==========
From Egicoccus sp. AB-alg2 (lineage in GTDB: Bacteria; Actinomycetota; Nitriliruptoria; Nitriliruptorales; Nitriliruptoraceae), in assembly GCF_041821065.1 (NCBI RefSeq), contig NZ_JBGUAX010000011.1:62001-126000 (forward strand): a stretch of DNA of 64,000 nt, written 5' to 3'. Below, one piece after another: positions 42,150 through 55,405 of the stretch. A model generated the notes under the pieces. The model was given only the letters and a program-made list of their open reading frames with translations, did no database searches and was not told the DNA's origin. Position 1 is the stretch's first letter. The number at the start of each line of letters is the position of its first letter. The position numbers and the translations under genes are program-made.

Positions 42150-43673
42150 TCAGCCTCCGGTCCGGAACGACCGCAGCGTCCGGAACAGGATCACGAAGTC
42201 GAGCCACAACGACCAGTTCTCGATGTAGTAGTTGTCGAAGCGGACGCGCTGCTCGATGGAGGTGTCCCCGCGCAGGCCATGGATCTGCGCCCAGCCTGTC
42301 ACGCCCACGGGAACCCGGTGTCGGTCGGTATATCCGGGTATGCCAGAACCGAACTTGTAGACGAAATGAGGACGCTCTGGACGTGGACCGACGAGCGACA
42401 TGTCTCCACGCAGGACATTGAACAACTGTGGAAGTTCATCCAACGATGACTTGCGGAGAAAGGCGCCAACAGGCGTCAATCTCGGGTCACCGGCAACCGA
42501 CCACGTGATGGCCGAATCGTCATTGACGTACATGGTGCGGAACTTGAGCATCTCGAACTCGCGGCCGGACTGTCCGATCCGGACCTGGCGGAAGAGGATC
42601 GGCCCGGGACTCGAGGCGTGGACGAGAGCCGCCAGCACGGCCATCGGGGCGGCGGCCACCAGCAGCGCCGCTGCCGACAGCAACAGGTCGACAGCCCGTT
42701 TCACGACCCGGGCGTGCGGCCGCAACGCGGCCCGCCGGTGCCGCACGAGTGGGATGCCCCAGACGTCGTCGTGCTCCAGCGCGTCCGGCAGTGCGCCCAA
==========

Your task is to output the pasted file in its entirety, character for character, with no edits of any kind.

From Egicoccus sp. AB-alg2 (lineage in GTDB: Bacteria; Actinomycetota; Nitriliruptoria; Nitriliruptorales; Nitriliruptoraceae), in assembly GCF_041821065.1 (NCBI RefSeq), contig NZ_JBGUAX010000011.1:62001-126000 (forward strand): a stretch of DNA of 64,000 nt, written 5' to 3'. Below, one piece after another: positions 42,150 through 55,405 of the stretch. A model generated the notes under the pieces. The model was given only the letters and a program-made list of their open reading frames with translations, did no database searches and was not told the DNA's origin. Position 1 is the stretch's first letter. The number at the start of each line of letters is the position of its first letter. The position numbers and the translations under genes are program-made.

Positions 42150-43673
42150 TCAGCCTCCGGTCCGGAACGACCGCAGCGTCCGGAACAGGATCACGAAGTC
42201 GAGCCACAACGACCAGTTCTCGATGTAGTAGTTGTCGAAGCGGACGCGCTGCTCGATGGAGGTGTCCCCGCGCAGGCCATGGATCTGCGCCCAGCCTGTC
42301 ACGCCCACGGGAACCCGGTGTCGGTCGGTATATCCGGGTATGCCAGAACCGAACTTGTAGACGAAATGAGGACGCTCTGGACGTGGACCGACGAGCGACA
42401 TGTCTCCACGCAGGACATTGAACAACTGTGGAAGTTCATCCAACGATGACTTGCGGAGAAAGGCGCCAACAGGCGTCAATCTCGGGTCACCGGCAACCGA
42501 CCACGTGATGGCCGAATCGTCATTGACGTACATGGTGCGGAACTTGAGCATCTCGAACTCGCGGCCGGACTGTCCGATCCGGACCTGGCGGAAGAGGATC
42601 GGCCCGGGACTCGAGGCGTGGACGAGAGCCGCCAGCACGGCCATCGGGGCGGCGGCCACCAGCAGCGCCGCTGCCGACAGCAACAGGTCGACAGCCCGTT
42701 TCACGACCCGGGCGTGCGGCCGCAACGCGGCCCGCCGGTGCCGCACGAGTGGGATGCCCCAGACGTCGTCGTGCTCCAGCGCGTCCGGCAGTGCGCCCAA